Episode 79 – The ULTIMATE Bench?, L-Fence's Are All The Rage, Beginner Projects & MUCH More!
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1) I am looking to build a new bench that will serve many functions. It would be an outfeed table, assembly bench, finish bench, and anything else I see fit to use it for. I am very intrigued with the Ron Paulk Smart bench design and will most likely go that route. The big question comes down to what type of hold down/ clamping surface is best. I see lots of people do numerous T-tracks and use all the new style clamps designed for this, but on the other end is the numerous dog holes like an MFT top. I do currently have a track saw that I use a fair amount to break down items too unwieldy to use on my small contractor table saw. Which design do you think is better and why. If you choose the dog holes design is there any preference on 3/4″ holes vs 20mm holes?
Great podcast and keep up the great work.
2) This may be more of a question for Guy, specifically. I’ve heard him mention Trans Tint Dye multiple times on the show. As a hobbyist, I’ve used Minwax oil based stains for quite a while, but I’m starting to understand why Guy dislikes it. Could y’all explain a bit deeper how you use Trans Tint Dye? After a bit of research, it looks like it comes concentrated and should be diluted before use. Just trying to understand a bit more about the product as it seems preferable over oil based stains.
Also, do any of you have any experience with any water based stains? And would you still prefer a water based dye over a water based stain? -Josh
3) Thanks for the great show. The question portion is a great help. We had a house built 4 years ago and the cabinet, doors, and drawers were sprayed with conversion varnish. The leftover product was left with us for touch up. I was under the impression that conversion varnish had a very short shelf life and would not keep but the painter said that as long as it was sealed it would be fine.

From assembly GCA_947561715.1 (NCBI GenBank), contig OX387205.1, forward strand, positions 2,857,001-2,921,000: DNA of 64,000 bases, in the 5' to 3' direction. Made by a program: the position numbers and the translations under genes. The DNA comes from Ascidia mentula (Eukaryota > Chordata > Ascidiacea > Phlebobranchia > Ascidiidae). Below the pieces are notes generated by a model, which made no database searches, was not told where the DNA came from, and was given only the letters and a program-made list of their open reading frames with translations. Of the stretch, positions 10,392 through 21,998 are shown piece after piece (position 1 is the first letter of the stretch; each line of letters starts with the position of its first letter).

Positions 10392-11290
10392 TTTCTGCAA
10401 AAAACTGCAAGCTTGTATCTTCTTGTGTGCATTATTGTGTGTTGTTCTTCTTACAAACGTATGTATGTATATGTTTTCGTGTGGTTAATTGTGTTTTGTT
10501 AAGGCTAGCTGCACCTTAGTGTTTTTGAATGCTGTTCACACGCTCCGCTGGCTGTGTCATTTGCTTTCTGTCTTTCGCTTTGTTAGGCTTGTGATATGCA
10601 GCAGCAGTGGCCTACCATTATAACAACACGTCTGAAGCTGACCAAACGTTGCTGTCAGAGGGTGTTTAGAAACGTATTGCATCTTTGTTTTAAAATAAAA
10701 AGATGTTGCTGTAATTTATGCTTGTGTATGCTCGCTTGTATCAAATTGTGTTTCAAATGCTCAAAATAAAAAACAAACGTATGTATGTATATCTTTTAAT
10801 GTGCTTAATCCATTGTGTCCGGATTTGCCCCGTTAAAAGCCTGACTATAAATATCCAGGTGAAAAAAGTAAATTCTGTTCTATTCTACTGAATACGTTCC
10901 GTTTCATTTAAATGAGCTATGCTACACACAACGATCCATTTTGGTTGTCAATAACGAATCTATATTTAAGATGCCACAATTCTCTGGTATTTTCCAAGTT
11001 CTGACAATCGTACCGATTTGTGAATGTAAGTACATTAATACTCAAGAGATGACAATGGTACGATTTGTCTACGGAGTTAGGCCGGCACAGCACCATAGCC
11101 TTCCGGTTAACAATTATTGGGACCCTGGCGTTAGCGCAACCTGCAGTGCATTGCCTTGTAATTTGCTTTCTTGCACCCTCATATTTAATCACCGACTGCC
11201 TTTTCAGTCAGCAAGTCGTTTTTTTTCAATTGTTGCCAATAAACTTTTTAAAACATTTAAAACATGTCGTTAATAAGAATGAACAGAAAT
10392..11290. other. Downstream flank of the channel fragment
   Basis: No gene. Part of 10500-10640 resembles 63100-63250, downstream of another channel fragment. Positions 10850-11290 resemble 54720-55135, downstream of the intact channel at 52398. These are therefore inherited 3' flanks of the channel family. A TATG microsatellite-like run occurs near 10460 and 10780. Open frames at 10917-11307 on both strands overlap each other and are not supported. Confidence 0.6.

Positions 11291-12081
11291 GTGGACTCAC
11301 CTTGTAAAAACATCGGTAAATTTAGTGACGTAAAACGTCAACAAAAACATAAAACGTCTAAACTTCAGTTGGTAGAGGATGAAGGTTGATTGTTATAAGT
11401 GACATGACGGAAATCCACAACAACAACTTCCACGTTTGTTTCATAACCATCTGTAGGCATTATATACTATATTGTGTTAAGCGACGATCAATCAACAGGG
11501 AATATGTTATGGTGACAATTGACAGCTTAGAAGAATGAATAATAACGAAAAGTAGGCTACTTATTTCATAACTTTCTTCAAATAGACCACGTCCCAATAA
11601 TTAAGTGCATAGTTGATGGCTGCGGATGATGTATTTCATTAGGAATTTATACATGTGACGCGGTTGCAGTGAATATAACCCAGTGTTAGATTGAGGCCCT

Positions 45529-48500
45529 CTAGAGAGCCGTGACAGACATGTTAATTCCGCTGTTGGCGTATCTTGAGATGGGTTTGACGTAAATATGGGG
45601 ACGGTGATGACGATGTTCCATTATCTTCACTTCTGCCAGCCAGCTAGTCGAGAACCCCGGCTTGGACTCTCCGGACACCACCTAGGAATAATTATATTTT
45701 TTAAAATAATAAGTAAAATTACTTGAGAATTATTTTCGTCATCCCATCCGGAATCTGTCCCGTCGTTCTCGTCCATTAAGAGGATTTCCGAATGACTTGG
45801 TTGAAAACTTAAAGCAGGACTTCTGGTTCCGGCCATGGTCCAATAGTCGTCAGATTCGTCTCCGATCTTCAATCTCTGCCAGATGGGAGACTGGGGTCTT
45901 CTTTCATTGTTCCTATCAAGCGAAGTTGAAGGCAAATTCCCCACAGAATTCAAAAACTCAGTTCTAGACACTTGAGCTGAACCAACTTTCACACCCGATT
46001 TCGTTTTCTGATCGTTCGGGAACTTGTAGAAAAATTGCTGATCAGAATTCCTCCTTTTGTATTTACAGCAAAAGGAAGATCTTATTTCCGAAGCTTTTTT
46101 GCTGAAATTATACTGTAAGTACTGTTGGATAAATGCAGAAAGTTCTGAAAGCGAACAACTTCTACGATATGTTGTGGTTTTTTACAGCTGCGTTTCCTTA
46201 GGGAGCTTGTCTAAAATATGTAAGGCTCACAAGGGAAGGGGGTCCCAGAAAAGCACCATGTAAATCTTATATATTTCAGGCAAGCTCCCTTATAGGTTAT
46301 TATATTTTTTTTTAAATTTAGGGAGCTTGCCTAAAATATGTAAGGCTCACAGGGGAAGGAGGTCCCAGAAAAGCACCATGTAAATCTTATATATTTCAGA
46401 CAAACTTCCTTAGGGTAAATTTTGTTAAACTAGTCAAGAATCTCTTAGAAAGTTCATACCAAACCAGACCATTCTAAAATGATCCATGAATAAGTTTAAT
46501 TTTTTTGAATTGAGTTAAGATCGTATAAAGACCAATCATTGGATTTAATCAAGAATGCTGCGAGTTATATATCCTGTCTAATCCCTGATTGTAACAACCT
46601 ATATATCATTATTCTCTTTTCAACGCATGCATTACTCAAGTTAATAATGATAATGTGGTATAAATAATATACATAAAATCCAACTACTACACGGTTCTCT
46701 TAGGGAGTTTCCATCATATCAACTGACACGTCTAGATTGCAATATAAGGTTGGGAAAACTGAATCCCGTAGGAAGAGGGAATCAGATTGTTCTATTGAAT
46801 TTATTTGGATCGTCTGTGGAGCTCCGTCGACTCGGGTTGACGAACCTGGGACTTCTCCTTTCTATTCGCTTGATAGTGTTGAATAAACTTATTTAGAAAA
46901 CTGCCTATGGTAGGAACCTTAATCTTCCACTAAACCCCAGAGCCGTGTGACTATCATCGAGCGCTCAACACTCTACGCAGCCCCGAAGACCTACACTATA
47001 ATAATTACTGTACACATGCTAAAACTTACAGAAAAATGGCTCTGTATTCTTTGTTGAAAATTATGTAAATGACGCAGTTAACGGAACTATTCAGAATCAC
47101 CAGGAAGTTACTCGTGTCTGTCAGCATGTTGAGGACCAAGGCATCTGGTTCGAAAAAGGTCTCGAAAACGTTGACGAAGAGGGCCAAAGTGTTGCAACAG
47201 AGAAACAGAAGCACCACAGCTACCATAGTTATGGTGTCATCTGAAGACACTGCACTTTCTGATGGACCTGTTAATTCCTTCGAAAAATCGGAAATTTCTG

Something recently fell against 2 of the drawers and damaged the fronts. I repaired the damage and tried
doing the touch up with the leftover paint and a brush and it was not good. A friend sprayed it for me with his gun and they look great. The problem is that they have a glossy look that we can live with but they are also a bit tacky. They were sprayed 3 weeks ago and there is still a slight tackiness to them. Is the problem the fact that conversion varnish does not keep and is bad? Will it cure or should I strip it, go to Sherwin Williams, get a product they sell to the public, and redo them? Thanks -Bob Smith
1) Hey guys I purchased a L-Fence from Ben Brunik. So far I’ve used it for long bevels. Do any of you use a L-Fence in your workflow? If you do what other procedures is it good for? Thanks guys -Nate
2) Hey guys! I am a huge fan of the show. I’ve been listening for a few months now and as a novice wood worker I’ve been learning a lot.
I’m generally in my shop alone I’m looking to build out a first aid kit.
I’ve got the basic tweezers and alcohol I use pretty regularly. But I feel like having a proper first aid kit would make sense around all of the blades I’ve got going. I’ve been looking at tourniquets, something I absolutely hope I never have to use but just trying to be on top of safety. Love to know if you guys keep something nearby like that just in case god forbid something were to happen. Thank you for the great show, stay well!
3) I’m a newish woodworker and noticed that it’s hard to gauge the actual difficulty level in potential projects (maybe youtubers just make it all look easy). What are some projects you would suggest beginners avoid until they establish a larger skill set? Any that look harder or easier than they actually are? Thanks for the podcast and covering so many nooks and crannies of the craft, certainly a better and more entertaining resource than the many Woodworker 101 books out there. Tyler